Coaches are expected to do one thing, win games.
However, coaches also commit to a laundry list of written and unwritten responsibilities tied to personal and professional expectations, dealing with overbearing parents, and the impact they're leaving as a leader. It's a commitment that requires the most significant sacrifice, time.
While coaches are striving to build elite programs and student-athletes, there's always another play to be drawn up, a student-athlete who needs help, and for coaches who are also a part of classroom learning, there are lesson plans and grading. But rarely do we speak about how commitments to family vacations, dance recitals, Friday night games, spouses, and friendships commonly slip into the number two spot.
Whether a coach is hanging banners every year or working tirelessly to turn a program around, they can't be everywhere at once, and the duties of a school program can be demanding. So there's no space for the word "balance," - only sacrifice.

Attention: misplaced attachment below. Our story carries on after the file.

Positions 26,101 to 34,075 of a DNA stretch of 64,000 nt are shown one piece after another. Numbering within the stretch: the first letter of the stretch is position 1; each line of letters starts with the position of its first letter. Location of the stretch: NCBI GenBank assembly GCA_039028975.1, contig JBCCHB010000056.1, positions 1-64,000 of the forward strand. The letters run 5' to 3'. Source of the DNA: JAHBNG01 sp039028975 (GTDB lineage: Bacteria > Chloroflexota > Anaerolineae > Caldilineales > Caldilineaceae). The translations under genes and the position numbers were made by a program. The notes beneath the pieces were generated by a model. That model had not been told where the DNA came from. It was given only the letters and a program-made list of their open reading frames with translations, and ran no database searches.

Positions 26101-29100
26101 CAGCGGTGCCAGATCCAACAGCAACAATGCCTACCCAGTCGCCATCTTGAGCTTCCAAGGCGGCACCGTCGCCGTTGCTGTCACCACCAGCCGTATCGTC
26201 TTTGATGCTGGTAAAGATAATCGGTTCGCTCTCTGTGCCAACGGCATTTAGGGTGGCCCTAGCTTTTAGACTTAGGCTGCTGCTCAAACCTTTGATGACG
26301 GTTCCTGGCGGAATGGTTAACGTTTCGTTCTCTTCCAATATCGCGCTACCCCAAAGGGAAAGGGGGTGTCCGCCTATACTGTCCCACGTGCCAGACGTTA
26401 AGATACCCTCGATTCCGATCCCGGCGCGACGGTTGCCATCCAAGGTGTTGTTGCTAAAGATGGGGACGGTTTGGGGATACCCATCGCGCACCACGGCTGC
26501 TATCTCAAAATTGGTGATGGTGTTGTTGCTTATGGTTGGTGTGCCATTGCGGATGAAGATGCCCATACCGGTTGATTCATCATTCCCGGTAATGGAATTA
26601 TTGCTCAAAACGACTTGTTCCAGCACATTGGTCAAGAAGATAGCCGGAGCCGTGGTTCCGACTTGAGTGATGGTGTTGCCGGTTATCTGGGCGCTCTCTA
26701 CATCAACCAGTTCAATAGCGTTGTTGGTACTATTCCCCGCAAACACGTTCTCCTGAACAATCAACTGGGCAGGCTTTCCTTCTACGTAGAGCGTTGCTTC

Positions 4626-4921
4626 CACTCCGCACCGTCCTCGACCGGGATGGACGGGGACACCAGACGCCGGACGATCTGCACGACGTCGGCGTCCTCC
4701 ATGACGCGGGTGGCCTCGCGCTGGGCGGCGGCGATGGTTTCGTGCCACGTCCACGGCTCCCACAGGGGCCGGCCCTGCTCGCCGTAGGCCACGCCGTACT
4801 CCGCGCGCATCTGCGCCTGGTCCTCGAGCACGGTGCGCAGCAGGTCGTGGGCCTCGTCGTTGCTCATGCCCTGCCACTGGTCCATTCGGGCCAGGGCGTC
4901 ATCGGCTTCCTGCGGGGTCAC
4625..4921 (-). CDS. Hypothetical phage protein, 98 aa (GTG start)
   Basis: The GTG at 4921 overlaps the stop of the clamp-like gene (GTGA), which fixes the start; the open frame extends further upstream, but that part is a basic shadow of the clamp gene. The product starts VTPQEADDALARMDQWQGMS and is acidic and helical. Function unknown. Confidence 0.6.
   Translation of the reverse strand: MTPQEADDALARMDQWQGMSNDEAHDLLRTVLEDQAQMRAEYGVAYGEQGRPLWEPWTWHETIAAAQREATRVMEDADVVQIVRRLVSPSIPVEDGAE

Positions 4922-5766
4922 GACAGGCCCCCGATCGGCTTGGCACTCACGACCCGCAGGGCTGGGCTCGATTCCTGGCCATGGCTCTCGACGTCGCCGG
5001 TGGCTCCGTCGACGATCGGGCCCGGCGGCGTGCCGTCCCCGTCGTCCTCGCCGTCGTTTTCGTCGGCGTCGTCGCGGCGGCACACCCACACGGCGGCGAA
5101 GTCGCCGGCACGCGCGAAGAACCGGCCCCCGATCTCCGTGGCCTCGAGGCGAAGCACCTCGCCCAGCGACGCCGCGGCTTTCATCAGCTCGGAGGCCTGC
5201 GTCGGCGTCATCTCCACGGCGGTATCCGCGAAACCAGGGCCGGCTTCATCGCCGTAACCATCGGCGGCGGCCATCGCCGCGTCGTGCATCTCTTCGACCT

For example, a program may hire a coach to build a winning team and increase graduation rates. To succeed, coaches must designate time for tasks, such as:
- Ensuring student-athletes are going to class and passing
- Eligibility requirements
- Film review, practice, and game-day operations
- Those who are also teachers, checking assignments and log grades.
And those hours typically land before and after school hours.
While stretching time thin to manage work and professional life, some coaches may experience a tug on their mental well-being. The pressure from self-expectations, the self-doubt that arises about their ability to handle the job, or the guilt of not dedicating enough time for family/loved ones start to add up.
So, do coaches also sacrifice their "me" time? The time they sit, reflect and take a deep breath from the responsibilities. We can only hope not, but unfortunately, some do. But, if time and mental well-being teach us anything, it's that you can't be everything to everyone - boundaries are a necessity.
So, next time you see a coach taking 10 minutes to themselves...just let them be.